Subject: Graphics Cards | April 9, 2008 - 03:48 PM | Ryan Shrout
Fudzilla is showing pictures of the upcoming ASUS Triple Radeon HD 3850 card - that's three GPUs on a single card. With 1.5GB of memory, ASUS is actually using mobility-based MXM cards for the design and is using water-cooling to keep the GPUs in line.
Subject: Graphics Cards | April 8, 2008 - 04:30 PM | Jeremy Hellstrom
When the 8800 Ultra first appeared, it's MSRP was $829 or more, a hard price for almost anyone to swallow. That hasn't changed much. Now it is being equaled by the new 9800GTX and beaten by the new BFG 9800 GTX OCX, a card with a fairly significant overclock on it. The BFG 9800 series will run under $400 for this version, and just over $300 for the reference clocks. Take a loo
9800 GTX with a Twist
BFG is taking the 9800 GTX a step further by bumping up the core, shader and memory clocks quite a bit in the new OCX model. Come see if these new record G92 speeds are going to be worth your money.
Subject: Graphics Cards | April 7, 2008 - 05:32 PM | Jeremy Hellstrom
High frame rates with all the bells and whistles on in a desperate firefight is processed two different ways. With high clock speeds and numerous shader pipes, you can get the performance in a first person shooter. What if you are going for less involvement, and would prefer to watch a movie with intense firefights instead of playing it for your self? Elite Bastards checks out the quality you can expect from AMD and nVIDIA when watching SD and HD movies.
Subject: Graphics Cards | April 4, 2008 - 09:25 PM | Jeremy Hellstrom
Subject: Graphics Cards | April 3, 2008 - 06:24 PM | Jeremy Hellstrom
motherboards.org is not terribly impressed with the 9800 GTX, mostly because they feel it should have been an 8800 with a different model number. Simply adding the ability to use triple SLI configuration, and bumping the shader and core speeds up a notch does not deserve to start a whole new graphics series. On the other hand, it is cheaper than most 8800GTXs and it is a faster card.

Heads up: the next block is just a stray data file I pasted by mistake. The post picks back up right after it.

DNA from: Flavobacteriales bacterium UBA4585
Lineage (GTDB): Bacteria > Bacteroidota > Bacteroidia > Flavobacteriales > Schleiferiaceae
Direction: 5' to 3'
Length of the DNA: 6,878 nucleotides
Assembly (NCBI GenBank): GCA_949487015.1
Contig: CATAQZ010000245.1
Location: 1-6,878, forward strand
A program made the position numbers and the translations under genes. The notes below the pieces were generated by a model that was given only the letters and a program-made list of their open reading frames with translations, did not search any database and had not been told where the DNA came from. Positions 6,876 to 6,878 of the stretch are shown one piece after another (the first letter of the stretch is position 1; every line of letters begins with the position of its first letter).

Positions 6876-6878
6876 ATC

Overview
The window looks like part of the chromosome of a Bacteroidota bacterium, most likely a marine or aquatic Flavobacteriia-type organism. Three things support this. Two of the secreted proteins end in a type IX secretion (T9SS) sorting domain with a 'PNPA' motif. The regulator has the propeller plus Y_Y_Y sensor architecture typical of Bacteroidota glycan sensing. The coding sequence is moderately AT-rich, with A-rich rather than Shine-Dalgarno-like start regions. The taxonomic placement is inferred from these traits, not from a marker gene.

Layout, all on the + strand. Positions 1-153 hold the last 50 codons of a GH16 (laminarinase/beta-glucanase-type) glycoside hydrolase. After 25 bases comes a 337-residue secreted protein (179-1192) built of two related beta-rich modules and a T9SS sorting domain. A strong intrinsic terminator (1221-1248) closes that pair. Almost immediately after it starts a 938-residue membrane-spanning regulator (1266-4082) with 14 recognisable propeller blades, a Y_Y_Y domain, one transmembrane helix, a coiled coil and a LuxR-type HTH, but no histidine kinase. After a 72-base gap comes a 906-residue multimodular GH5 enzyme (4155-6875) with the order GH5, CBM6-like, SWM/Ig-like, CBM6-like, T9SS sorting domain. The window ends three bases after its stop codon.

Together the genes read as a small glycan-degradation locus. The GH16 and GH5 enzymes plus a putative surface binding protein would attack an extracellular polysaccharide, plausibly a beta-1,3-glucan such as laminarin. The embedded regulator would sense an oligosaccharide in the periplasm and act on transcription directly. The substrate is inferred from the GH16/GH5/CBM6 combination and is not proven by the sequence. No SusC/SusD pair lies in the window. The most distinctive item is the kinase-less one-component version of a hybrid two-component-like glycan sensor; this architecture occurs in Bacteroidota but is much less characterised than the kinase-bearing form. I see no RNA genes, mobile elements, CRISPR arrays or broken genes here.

Subject: Graphics Cards | April 2, 2008 - 07:12 PM | Ryan Shrout
We have done more than our fair share of coverage on the Intel's Larrabee project, the one that will bring Intel into the discrete graphics market for the first time competitively. Though we could have guessed this, apparently TheInq got confirmation from Intel at IDF that they would indeed be adopting the "add-in card partner" method of selling their own GPUs. Does this mean we'll see BFG o
Subject: Graphics Cards | April 1, 2008 - 06:41 PM | Ryan Shrout
You guys should definitely go and check out this video over at TGDaily that shows Intel's upcoming Nehalem core processors at work with some fire and smoke. No, the fire and smoke is not real or indicative of the heat the processor will produce, but rather a demonstration of the multi-threaded capable gaming engine that Intel is surely developing.
Subject: Graphics Cards | April 1, 2008 - 06:38 PM | Ryan Shrout
I know we have all been hearing about the elusive DX10 drivers for Intel integrated graphics, but according to this report we might ACTUALLY be getting close. I did do a little checking and this does NOT have the taste of an April Fool's joke....
Intel is planning to announce a DirectX 10 driver for its
IGP chipsets around the end of April, according to sources at
Subject: Graphics Cards | April 1, 2008 - 05:29 PM | Jeremy Hellstrom
While many readers will question nVIDIA's sanity for releasing a new card on April Fools Day, there is a reason that they are not worried about any repercussions. You see, they know something you probably don't. By releasing the card for testing to so many sites, they guarantee that no prank can be pulled.